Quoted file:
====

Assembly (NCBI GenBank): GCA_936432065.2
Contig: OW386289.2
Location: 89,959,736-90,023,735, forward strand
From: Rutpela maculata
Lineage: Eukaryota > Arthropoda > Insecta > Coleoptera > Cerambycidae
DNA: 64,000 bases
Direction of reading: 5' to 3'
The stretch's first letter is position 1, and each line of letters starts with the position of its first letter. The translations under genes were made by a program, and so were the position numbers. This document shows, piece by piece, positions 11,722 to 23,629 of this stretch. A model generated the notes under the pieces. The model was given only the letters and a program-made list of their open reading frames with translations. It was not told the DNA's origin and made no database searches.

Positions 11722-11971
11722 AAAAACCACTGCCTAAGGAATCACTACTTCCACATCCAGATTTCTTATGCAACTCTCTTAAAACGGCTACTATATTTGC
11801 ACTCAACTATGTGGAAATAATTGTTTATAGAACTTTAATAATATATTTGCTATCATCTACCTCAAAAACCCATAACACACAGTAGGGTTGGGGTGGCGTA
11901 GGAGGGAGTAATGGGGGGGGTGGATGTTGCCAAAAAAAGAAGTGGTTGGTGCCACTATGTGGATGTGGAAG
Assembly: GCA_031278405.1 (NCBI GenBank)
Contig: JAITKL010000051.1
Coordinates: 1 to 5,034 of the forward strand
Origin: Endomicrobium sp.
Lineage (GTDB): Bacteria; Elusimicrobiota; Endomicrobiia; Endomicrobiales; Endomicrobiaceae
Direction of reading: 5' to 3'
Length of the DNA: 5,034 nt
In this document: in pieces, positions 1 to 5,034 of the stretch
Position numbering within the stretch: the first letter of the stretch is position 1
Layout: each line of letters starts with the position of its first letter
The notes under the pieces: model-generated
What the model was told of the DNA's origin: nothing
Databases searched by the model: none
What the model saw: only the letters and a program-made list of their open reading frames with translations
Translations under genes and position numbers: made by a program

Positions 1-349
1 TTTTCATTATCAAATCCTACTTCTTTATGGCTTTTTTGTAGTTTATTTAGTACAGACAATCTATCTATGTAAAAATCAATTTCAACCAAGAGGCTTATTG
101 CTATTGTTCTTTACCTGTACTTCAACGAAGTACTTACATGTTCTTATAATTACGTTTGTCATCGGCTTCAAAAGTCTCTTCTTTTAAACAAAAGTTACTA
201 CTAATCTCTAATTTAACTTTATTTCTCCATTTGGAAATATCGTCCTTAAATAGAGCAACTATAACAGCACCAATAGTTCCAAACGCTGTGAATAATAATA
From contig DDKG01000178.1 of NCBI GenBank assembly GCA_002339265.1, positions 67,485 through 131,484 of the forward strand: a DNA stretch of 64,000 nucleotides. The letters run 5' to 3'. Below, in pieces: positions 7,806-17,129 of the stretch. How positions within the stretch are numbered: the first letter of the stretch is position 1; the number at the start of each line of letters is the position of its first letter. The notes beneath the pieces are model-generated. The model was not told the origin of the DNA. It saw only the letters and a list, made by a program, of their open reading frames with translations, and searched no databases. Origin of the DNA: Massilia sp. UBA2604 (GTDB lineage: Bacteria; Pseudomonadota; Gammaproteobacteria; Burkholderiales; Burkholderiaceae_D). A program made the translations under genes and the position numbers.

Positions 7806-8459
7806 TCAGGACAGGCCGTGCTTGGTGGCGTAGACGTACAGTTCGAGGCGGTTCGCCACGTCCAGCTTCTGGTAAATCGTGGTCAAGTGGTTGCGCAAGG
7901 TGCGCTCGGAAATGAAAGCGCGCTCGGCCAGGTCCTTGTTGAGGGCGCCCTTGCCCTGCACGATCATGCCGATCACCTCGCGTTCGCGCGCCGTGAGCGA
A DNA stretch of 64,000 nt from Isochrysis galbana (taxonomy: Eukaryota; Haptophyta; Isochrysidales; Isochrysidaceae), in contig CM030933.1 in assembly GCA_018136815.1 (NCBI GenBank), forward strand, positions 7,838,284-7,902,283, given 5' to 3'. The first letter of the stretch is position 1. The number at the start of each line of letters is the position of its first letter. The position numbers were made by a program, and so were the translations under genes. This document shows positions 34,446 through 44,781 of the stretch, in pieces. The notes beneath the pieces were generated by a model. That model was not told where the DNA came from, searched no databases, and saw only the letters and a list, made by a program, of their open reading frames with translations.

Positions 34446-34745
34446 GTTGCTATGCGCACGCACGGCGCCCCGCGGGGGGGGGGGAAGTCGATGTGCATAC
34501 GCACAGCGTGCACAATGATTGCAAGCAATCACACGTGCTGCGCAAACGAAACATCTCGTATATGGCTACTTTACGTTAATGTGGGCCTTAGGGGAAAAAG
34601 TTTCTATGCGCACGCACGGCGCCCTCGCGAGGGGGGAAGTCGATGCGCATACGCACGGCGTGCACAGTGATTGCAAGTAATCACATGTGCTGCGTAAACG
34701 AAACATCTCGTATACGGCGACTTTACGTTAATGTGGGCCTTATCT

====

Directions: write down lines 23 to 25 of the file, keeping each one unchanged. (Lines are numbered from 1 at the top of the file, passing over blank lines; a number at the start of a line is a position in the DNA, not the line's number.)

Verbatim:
The notes under the pieces: model-generated
What the model was told of the DNA's origin: nothing
Databases searched by the model: none